All babies need to be held, but Velcro babies take it to the extreme. High-needs Velcro babies are their own special breed. If you have to ask if you have one, the answer is no. When you have one you know, before you even know there’s a term for babies like yours.
You know because your arms ache from holding him day and night. The expensive stroller, swing, bassinet, and bouncy-seat go unused. You dread every time you have to put him in the car. You sleep with him on your chest even though you never planned on co-sleeping. You can’t prepare or eat an actual meal. Try to put him down and you’ll see crying like you’ve never seen it before. You don’t have the luxury of deciding what to do during nap time … when he sleeps you can’t move. You are his one and only, for better or worse.
I wanted kids my whole life. My ovaries ached for them — I was ready. Turns out, nothing could have prepared me for mothering my two babies. My oldest (3) has been textbook high needs since birth and his younger sister (7 weeks) seems to be following in his footsteps. Demanding, constant need to nurse, super-sensitive, can’t be put down, draining, sleep issues, intense — these are just some of the high-needs baby characteristics my children exhibit.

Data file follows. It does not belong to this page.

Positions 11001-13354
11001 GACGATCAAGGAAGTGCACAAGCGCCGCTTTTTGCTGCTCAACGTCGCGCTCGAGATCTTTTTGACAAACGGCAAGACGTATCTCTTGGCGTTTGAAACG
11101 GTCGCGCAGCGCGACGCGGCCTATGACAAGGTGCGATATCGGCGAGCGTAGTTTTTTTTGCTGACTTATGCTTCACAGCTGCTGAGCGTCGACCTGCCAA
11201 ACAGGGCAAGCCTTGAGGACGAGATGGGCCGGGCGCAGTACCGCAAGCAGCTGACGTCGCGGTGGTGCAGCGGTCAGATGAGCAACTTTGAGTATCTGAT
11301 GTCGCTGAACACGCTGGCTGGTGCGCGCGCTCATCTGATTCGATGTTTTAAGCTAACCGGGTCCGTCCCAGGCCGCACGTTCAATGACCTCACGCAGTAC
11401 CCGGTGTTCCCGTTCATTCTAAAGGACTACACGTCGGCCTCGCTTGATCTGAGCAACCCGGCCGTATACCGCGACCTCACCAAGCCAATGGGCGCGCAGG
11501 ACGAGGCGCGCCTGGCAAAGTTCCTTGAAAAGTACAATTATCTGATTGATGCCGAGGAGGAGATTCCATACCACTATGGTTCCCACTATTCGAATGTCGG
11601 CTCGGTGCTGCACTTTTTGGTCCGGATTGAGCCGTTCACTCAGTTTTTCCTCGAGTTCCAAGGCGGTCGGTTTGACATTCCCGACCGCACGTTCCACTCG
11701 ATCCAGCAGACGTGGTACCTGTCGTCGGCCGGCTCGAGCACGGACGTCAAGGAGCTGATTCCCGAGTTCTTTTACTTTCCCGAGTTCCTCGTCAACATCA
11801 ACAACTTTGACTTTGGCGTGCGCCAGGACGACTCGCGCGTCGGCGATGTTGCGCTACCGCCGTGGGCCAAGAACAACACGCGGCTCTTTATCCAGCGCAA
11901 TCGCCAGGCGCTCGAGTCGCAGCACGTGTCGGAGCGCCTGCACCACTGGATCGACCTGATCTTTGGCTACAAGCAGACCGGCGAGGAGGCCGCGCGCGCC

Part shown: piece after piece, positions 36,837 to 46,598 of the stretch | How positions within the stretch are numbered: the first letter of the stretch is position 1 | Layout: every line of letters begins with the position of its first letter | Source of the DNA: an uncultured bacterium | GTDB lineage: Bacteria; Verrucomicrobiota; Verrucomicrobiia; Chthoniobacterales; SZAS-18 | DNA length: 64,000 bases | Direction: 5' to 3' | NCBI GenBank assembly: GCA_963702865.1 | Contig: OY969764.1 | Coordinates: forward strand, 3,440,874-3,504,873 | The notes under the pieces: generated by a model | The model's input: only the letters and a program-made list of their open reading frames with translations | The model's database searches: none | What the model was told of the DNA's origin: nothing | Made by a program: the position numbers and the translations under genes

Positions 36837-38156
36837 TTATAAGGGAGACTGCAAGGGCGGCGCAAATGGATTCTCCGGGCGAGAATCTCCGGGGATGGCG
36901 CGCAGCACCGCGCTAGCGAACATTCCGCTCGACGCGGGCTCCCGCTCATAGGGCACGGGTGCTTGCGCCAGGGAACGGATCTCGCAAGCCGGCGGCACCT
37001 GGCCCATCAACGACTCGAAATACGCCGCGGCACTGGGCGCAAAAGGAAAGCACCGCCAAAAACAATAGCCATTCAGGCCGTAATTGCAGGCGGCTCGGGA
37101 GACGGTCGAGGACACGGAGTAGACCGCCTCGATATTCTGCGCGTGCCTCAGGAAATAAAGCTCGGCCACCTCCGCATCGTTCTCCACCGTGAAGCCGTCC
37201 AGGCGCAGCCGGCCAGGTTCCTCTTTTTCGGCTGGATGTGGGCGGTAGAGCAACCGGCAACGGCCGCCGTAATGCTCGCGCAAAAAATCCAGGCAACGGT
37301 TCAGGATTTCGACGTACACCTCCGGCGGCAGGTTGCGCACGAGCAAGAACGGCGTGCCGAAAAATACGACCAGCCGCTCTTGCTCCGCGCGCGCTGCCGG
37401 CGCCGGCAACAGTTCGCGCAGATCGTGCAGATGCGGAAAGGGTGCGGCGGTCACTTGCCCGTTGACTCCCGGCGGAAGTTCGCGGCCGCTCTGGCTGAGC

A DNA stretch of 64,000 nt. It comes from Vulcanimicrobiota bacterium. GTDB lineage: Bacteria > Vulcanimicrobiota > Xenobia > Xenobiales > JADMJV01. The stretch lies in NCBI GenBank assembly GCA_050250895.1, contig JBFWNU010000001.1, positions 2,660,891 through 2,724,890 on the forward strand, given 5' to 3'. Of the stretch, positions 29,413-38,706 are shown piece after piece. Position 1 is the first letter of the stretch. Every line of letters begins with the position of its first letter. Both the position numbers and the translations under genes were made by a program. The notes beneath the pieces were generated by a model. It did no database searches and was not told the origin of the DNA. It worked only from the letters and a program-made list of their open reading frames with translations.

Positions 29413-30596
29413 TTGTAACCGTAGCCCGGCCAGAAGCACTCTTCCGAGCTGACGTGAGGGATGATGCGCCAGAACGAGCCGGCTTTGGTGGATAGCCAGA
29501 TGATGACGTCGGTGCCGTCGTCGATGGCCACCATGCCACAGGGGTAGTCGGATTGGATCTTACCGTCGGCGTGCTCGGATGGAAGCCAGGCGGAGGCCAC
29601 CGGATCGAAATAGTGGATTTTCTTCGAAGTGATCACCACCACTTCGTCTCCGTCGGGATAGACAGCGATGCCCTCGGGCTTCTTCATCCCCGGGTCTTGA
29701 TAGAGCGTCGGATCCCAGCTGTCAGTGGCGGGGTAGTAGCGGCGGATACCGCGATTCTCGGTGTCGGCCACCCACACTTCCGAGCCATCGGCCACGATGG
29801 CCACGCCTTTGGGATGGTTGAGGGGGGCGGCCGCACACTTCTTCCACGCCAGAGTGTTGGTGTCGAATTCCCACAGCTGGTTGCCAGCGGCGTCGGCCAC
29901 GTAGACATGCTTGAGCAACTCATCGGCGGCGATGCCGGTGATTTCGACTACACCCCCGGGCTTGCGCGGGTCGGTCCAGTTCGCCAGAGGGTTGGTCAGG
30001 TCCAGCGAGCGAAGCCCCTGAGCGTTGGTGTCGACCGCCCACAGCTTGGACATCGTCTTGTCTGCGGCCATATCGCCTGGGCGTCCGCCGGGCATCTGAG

I’m writing this lying in my bed in my dark room, holding and nursing my daughter. I’ve been in this position for the past hour and will be here all night. It’s 6:45 PM. I had to brush my teeth and get ready for bed at 5:00 PM — yes, 5:00 PM! And some nights I can’t even brush my teeth. Before getting into bed I held her in my arms all day, and several times I also held her 35 lb. brother as well. When I do finally get up (5:30 AM on a good day) I’ll pick her up, get her brother, and face another day of motherhood with a baby (or two) in my arms.
Another day of walking, squatting, and bouncing to put my baby to sleep. Another day of peeing with a child or two on my lap. Another day of one-handed meal-prepping. Another day of nursing a baby while carrying a toddler. Another day without a break because they won’t let anyone else hold them. Another day of being their everything.
It’s hard. Hard to be attached to someone 24/7. Hard to be needed as much as they need me. Hard to not have a minute to breathe without someone touching me. Hard to have so few people who understand how hard it is. At times it feels like it’s sucking the life out of me.
But then I look at my son and I see the boy he’s becoming as a result of always being with me. How loving he is. How smart he is. How social and friendly he is. How advanced his language is. How creative and imaginative he is. How physically active he is. I see him and I know it’s worth it.
Tom Hanks’s character in A League of Their Own, while talking about baseball, might as well have been talking about parenting Velcro babies when he said: “It’s supposed to be hard. If it wasn’t hard everyone would do it. The hard is what makes it great.”
I couldn’t agree more.